For both the paid sick leave and FMLA provisions in the Families First Act, the CARES Act:

  • Gives the U.S. Office of Management and Budget (OMB) the authority to exclude certain U.S. government employers and executive branch employees from the expanded FMLA and paid sick leave provisions; and
  • Gives employers a mechanism to receive an advance tax credit for their costs of providing these benefits.

Aid to States and Municipalities

The CARES Act provides economic stabilization and assistance to state and local governments, including:

  • $454 billion for loans, loan guarantees, and investments in support of facilities established by the Federal Reserve to support lending to eligible businesses, states, and municipalities.
  • $150 billion for states, territories, Indian Tribes, and local governments to respond to the COVID-19 emergency.
  • $45 billion provided to the Federal Emergency Management Administration (FEMA) Disaster Relief Fund to fund federal response operations across federal departments and agencies pursuant to mission assignments issued by FEMA, as well as reimbursements to state, local, territorial and tribal governments, as well as private non-profit organizations like universities, utilities, and hospitals, as well as nursing homes, food and sheltering operations, and other critical and essential services. These reimbursements will be made under the emergency declarations currently in place for all 50 states for eligible categories of activities including emergency protective measures such as medical response, personal protective equipment (PPE), and other types of personnel and procurement costs. Of these funds:
    • $25 billion is for “major disasters” such as the one declared in New York
    • $15 billion for all purposes
  • $25 million to the Distance Learning, Telemedicine, and Broadband Program to facilitate distance learning and telemedicine in rural areas.
  • $850 million to be distributed to states, territories, cities, counties and federally recognized Indian tribal governments through the Edward Byrne Memorial Justice Assistance Grant program. This money can be used to prevent, prepare for, and respond to coronavirus including obtaining personal protective equipment (PPE) and medical supplies, and providing overtime for officers.
  • $400 million in grants that can be disbursed for firefighters, emergency managers and providers of emergency food and shelter. Of these funds:
    • $100 million will be for assistance to firefighters to provide PPE, supplies and reimbursements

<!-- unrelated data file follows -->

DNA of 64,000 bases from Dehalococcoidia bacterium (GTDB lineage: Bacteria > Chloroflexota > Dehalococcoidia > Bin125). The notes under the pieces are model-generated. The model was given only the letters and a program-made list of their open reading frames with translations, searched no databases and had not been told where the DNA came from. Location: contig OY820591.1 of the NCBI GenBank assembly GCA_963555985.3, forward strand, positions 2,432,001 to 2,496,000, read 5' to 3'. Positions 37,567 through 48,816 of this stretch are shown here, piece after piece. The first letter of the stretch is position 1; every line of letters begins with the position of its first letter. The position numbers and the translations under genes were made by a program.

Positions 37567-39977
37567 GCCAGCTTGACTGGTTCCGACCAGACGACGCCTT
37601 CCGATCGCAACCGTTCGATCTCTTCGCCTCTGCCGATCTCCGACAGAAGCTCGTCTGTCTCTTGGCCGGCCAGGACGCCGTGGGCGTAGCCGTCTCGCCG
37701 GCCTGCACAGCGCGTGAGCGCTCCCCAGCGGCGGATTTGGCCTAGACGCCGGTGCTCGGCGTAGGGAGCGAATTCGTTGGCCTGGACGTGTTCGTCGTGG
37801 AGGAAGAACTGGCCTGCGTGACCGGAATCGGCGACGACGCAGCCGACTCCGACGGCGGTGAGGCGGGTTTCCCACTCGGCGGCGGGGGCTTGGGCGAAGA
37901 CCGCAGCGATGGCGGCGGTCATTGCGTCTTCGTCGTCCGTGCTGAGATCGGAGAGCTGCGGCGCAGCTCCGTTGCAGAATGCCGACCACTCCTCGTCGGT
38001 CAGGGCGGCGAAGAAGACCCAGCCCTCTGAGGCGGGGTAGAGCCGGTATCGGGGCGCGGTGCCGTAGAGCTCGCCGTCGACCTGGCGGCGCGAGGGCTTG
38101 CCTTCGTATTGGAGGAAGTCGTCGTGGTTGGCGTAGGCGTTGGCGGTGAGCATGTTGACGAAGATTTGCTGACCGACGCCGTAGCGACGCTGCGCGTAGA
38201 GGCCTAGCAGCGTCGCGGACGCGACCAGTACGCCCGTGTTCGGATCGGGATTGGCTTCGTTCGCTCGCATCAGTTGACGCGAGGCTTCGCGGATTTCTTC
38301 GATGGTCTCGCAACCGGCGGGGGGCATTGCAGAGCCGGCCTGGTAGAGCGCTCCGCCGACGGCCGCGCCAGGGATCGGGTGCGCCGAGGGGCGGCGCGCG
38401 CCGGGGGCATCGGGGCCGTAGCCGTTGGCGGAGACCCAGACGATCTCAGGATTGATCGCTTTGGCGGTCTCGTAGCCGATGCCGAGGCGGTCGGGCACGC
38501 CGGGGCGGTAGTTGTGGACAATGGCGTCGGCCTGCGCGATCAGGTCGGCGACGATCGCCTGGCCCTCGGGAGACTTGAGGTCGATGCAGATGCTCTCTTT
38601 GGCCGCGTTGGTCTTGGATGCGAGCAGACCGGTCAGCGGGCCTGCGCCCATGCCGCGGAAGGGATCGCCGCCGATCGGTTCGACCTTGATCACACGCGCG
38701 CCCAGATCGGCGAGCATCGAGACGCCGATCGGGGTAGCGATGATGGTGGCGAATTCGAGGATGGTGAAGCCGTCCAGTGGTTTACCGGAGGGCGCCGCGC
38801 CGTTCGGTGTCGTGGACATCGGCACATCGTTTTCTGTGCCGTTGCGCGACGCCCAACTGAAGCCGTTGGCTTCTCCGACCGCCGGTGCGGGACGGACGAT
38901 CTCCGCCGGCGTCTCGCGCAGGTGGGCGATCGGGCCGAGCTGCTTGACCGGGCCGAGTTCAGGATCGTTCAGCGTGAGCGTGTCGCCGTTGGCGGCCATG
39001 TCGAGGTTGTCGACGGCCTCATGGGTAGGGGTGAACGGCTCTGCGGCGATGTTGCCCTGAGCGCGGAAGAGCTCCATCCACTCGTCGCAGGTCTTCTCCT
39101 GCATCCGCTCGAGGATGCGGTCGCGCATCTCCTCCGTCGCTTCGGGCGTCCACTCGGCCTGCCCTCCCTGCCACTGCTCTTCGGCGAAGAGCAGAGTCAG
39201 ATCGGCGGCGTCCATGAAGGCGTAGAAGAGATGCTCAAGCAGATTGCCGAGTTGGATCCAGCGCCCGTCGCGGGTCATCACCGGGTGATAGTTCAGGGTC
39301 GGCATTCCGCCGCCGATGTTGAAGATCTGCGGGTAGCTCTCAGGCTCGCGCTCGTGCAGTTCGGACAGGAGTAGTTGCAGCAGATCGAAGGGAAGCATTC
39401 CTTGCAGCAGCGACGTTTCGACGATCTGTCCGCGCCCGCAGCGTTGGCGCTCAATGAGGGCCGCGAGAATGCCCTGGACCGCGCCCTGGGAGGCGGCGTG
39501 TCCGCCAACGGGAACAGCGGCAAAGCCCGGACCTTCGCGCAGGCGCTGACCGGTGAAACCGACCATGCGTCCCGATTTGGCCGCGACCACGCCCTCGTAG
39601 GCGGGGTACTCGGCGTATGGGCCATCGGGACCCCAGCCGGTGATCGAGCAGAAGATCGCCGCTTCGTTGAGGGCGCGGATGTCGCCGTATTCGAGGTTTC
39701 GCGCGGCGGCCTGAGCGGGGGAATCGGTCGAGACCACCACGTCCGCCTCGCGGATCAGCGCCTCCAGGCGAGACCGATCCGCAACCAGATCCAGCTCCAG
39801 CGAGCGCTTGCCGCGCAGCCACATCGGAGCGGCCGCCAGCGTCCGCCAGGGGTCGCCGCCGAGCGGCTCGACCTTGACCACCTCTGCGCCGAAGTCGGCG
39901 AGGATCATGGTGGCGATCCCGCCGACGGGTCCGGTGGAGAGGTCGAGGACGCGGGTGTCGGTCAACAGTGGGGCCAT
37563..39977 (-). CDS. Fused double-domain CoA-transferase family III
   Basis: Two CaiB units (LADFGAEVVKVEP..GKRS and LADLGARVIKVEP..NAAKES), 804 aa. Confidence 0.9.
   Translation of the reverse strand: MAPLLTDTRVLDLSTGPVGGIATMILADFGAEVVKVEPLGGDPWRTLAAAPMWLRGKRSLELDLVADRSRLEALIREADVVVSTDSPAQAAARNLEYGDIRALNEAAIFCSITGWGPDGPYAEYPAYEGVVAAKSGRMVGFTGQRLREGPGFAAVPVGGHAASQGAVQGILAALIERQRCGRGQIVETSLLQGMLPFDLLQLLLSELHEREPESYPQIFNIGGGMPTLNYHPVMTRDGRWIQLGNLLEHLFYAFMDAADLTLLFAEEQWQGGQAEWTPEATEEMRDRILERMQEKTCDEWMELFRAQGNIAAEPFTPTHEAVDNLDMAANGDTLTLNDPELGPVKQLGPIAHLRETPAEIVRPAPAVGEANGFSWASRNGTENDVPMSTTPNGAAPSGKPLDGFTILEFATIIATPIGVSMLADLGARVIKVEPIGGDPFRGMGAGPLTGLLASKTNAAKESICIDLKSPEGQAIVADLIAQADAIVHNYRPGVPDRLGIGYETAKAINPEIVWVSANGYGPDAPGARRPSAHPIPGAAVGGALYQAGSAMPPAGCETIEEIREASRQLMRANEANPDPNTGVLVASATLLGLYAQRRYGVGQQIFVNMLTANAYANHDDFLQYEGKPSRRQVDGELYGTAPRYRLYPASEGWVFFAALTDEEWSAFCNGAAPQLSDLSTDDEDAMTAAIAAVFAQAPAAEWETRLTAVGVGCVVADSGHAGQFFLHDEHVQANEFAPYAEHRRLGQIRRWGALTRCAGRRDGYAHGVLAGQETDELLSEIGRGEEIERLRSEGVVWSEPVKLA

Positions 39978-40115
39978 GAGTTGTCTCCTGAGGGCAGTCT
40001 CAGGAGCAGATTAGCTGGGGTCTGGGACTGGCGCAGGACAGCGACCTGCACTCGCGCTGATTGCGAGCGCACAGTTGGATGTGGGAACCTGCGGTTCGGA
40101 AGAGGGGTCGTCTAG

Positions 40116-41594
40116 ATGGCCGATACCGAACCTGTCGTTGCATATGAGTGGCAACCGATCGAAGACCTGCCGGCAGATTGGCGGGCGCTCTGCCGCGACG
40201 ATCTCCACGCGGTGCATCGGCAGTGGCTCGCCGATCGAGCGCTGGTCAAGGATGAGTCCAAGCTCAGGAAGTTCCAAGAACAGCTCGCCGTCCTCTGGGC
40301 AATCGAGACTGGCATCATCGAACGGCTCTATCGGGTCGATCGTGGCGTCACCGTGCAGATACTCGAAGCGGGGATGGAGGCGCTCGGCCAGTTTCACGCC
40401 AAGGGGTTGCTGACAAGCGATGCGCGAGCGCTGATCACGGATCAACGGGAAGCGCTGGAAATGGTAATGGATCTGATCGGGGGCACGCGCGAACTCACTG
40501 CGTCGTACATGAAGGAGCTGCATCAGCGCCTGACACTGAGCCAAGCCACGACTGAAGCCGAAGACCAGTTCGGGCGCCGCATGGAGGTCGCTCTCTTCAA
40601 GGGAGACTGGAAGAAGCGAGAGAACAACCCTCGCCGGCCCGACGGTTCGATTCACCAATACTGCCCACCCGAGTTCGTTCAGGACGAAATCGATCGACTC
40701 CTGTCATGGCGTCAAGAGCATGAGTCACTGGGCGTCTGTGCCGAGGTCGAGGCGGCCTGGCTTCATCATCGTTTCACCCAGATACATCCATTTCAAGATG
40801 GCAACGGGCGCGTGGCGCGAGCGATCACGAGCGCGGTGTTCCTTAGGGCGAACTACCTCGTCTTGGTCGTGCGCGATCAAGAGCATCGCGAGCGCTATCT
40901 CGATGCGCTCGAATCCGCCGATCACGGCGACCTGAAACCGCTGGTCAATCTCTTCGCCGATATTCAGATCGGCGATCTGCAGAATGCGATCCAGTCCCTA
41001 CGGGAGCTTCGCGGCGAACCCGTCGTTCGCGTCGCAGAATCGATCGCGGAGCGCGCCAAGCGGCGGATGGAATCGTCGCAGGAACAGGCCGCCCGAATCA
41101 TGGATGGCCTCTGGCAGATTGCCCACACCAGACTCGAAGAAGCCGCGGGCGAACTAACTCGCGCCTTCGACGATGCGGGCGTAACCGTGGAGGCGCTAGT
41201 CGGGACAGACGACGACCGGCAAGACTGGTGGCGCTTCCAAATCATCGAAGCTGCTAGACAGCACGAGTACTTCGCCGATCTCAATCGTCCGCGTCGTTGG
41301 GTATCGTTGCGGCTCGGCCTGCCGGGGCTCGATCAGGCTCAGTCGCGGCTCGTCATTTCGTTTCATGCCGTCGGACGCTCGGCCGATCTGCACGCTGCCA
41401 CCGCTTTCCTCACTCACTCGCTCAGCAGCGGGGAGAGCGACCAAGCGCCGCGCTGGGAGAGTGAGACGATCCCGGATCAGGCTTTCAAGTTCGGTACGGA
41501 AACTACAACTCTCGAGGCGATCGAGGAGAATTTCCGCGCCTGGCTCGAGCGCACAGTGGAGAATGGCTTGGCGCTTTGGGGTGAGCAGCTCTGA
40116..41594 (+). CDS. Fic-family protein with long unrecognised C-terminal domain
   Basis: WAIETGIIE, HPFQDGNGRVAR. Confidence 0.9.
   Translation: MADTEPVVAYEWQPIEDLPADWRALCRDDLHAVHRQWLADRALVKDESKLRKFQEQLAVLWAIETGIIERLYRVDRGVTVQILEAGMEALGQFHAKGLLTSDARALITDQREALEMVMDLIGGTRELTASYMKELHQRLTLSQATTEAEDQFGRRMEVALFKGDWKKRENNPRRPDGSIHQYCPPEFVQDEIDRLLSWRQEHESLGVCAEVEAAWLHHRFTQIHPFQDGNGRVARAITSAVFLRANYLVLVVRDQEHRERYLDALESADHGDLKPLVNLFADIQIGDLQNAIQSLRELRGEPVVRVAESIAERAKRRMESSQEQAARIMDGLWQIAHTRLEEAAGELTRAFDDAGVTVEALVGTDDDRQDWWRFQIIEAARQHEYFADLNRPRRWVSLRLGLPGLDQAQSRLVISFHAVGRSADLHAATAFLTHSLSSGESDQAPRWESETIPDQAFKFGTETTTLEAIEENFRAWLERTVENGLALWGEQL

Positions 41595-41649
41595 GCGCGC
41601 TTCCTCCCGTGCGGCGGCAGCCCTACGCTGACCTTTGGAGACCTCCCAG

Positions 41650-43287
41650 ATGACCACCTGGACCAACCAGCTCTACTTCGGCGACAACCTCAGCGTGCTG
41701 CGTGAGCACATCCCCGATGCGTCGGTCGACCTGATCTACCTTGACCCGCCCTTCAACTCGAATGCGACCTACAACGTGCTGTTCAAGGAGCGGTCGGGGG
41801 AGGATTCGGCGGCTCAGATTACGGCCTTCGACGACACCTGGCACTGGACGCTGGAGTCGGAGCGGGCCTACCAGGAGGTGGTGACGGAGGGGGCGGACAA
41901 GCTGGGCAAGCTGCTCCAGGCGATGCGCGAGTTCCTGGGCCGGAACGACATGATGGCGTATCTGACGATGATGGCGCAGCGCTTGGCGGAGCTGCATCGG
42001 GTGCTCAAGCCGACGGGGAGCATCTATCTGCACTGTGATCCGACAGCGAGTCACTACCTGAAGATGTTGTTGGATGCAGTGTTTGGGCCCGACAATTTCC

• $100 million for Emergency Management Performance Grants for emergency preparedness
    • $200 million for the Emergency Food and Shelter Program which provides shelter, food and supportive services through local service organizations

The CARES Act also instructs the Treasury Secretary to “endeavor to seek the implementation of a program or facility” that “provides liquidity to the financial system that supports lending to states and municipalities.”

Aid to Healthcare Providers

The CARES Act includes the following provisions to support healthcare providers:

  • An appropriation of $1.32 billion in supplemental funding to community health centers on the front lines of testing and treating patients for COVID-19.
  • The Federal Communications Commission (FCC) will receive $100 million to support the efforts of healthcare providers addressing COVID-19 by providing telecommunications services, information services, and devices necessary to enable telehealth services.
  • The law establishes a Ready Reserve Corps to ensure we have enough trained doctors and nurses to respond to COVID-19 and other public health emergencies.
  • The law provides protections from liability for volunteer health care professionals during the COVID-19 emergency response.
  • It allows the Secretary of Health and Human Services (HHS) to reassign members of the National Health Service Corps to sites close to the one which they were originally assigned in order to respond to the COVID-19 public health emergency.

Additionally, private, non-profit hospitals are among the eligible entities for the $45 billion in Disaster Relief funding for FEMA described under Aid to States and Municipalities (above).

Aid to K-12 Schools and Community Colleges

Many schools have continued providing child nutrition services throughout the shutdown. The CARES Act provides $8.8 billion to the National School Lunch Program, the School Breakfast Program, the Special Milk Program, the Child and Adult Care Food Program, and the Summer Food Service Program to fund food purchases and demonstration projects for schools through September 30, 2021. Additionally, the CARES Act provides the following aid to schools and colleges:

  • More than $30 billion to The Education Stabilization Fund to provide Emergency Relief Grants to educational institutions, local educational agencies (LEAs), students, and teachers in their response to COVID-19. This funding includes:
    • $13.5 billion in formula funding to the Elementary and Secondary School Emergency Fund to make grants available to each state educational agency to facilitate schools’ responses to COVID-19.
    • $14 billion to the Higher Education Emergency Relief Fund to provide formula funding to institutions of higher education to cover any costs associated with the closure and the significant changes to the delivery of instruction and to provide emergency grants to students for expenses directly related to COVID-19 and the disruption of campus operations.
    • $3 billion for the Governor’s Emergency Education Relief Fund to provide flexible funding to be allocated to the states based on the needs of K-12s and colleges that have been affected by COVID-19.
  • $100 million to supplement funds otherwise available for the Department of Education’s Project SERV to help clean and disinfect affected schools and assist in counseling and distance learning.

Clearly, there is a lot to digest in a bill of this size that was drafted and passed within days. We expect that the coming weeks and months will see clarifying language in subsequent legislation as well as a raft of regulations that will be issued by federal agencies. Those who wish to review the bill in its entirety may do so by clicking on the link below.

For more information, please contact your Account Manager.

Keenan & Associates is not a law firm and no opinion, suggestion, or recommendation of the firm or its employees shall constitute legal advice. Clients are advised to consult with their own attorney for a determination of their legal rights, responsibilities and liabilities, including the interpretation of any statute or regulation, or its application to the clients’ business activities.